Words of political wisdom

“[I]n politics, sincerity isn’t as important as results.” (Source)

I don’t care (much) about a politician’s personal preferences, or his historical votes, I care about how he votes on the next vote. The voting record has some predictive value, certainly, and statements from the politician should be taken into account; but the secret of the universe is, things change, people change. Politicians change because people change. If they don’t, they get voted out of office, or don’t get elected to higher office.

9 thoughts on “Words of political wisdom”

  1. “Politicians change because people change. If they don’t, they get voted out of office, or don’t get elected to higher office.”

    See the Cantor/Brat upset that threw off Boehner’s plans.

    1. The challenge to Boehner, and the outrage towards his attempts to punish that challenge, has shown us that there’s resentment bubbling among Republicans…and it’s difficult to describe that resentment, but it seems to have both conservative and libertarian aspects.

      That resentment clearly doesn’t have the power to change things, but I can’t help but wonder: when will that resentment build to the point where it actually does have power? Of course, it could dissipate before it does anything…but if it doesn’t, things are bound to get interesting.

      (I think it’s this same resentment that’s powering the Sad Puppies Campaign for the Hugos. Conservatives and libertarians are tired of their values being held down altogether…and the resentment is bubbling up in odd places…)

      1. There’s a very quiet civil war brewing in the Republican Party, one that’s also extremely messy because of the lack of defined 1v1 sides. Politics as usual is disrupting business as usual.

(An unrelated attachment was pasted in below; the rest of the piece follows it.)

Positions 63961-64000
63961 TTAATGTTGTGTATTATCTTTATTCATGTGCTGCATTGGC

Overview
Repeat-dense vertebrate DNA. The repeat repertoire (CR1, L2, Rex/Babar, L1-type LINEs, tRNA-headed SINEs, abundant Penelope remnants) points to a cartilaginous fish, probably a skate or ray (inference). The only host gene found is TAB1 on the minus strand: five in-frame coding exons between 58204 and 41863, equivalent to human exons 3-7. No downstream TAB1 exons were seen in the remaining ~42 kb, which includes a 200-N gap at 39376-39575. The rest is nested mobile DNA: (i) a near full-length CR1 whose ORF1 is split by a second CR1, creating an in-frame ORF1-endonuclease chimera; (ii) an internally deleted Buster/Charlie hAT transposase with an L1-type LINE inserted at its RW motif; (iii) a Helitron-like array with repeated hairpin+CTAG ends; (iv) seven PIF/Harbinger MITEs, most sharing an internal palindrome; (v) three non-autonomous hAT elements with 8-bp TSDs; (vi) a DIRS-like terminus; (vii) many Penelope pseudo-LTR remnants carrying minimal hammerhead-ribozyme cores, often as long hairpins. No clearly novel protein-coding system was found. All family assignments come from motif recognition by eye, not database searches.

And part of it is that the more libertarian(ish) republicans are tired of being guilty by association with the SoCon fossils, but can’t (if they want to hold office, anyway) jettison them entirely.

        1. To further complicate matters, the SoCon fossils aren’t as conservative as they make themselves out to be. It would be one thing if they were both socially *and* fiscally conservative…but they often aren’t all that fiscally conservative, either.

          1. There’s at least 3 “conservative sides,” and the participants all have a an actual claim on representing at least a portion of those sides. Namely: social, political, and economic. The center of mass of the Republican Party (or the Overton Window if you like that kind of language) is in motion, and not all the forces on it are being generated inside the Republican Party.

            There’s a saying in science about how, sometimes, you just have to wait for the adherents of a certain position to age out. Same thing applies in politics.

  2. “[I]n politics, sincerity isn’t as important as results.”

    I would have to deduce then that rap is more important than results, since for decades we’ve been supporting people who didn’t deliver much, but talked one hell of a good fight.

    1. Really? I look around and I see one heck of a lot of improvement in my own lifetime; as far as actual gun rights go.

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